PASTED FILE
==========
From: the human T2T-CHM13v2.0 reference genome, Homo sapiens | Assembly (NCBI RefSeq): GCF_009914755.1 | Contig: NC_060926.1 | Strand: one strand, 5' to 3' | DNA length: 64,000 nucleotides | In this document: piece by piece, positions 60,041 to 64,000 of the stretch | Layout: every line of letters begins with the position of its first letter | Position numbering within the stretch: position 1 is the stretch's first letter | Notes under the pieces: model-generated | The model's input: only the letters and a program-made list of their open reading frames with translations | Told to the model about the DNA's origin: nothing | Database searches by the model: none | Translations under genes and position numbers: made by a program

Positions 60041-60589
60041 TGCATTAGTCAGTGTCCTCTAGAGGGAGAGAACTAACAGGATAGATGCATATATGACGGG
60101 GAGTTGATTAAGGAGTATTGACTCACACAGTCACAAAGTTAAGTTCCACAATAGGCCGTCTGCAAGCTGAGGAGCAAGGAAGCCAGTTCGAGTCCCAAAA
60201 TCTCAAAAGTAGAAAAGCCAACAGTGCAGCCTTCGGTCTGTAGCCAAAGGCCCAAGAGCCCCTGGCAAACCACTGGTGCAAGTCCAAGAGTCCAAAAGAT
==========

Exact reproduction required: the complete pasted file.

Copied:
From: the human T2T-CHM13v2.0 reference genome, Homo sapiens | Assembly (NCBI RefSeq): GCF_009914755.1 | Contig: NC_060926.1 | Strand: one strand, 5' to 3' | DNA length: 64,000 nucleotides | In this document: piece by piece, positions 60,041 to 64,000 of the stretch | Layout: every line of letters begins with the position of its first letter | Position numbering within the stretch: position 1 is the stretch's first letter | Notes under the pieces: model-generated | The model's input: only the letters and a program-made list of their open reading frames with translations | Told to the model about the DNA's origin: nothing | Database searches by the model: none | Translations under genes and position numbers: made by a program

Positions 60041-60589
60041 TGCATTAGTCAGTGTCCTCTAGAGGGAGAGAACTAACAGGATAGATGCATATATGACGGG
60101 GAGTTGATTAAGGAGTATTGACTCACACAGTCACAAAGTTAAGTTCCACAATAGGCCGTCTGCAAGCTGAGGAGCAAGGAAGCCAGTTCGAGTCCCAAAA
60201 TCTCAAAAGTAGAAAAGCCAACAGTGCAGCCTTCGGTCTGTAGCCAAAGGCCCAAGAGCCCCTGGCAAACCACTGGTGCAAGTCCAAGAGTCCAAAAGAT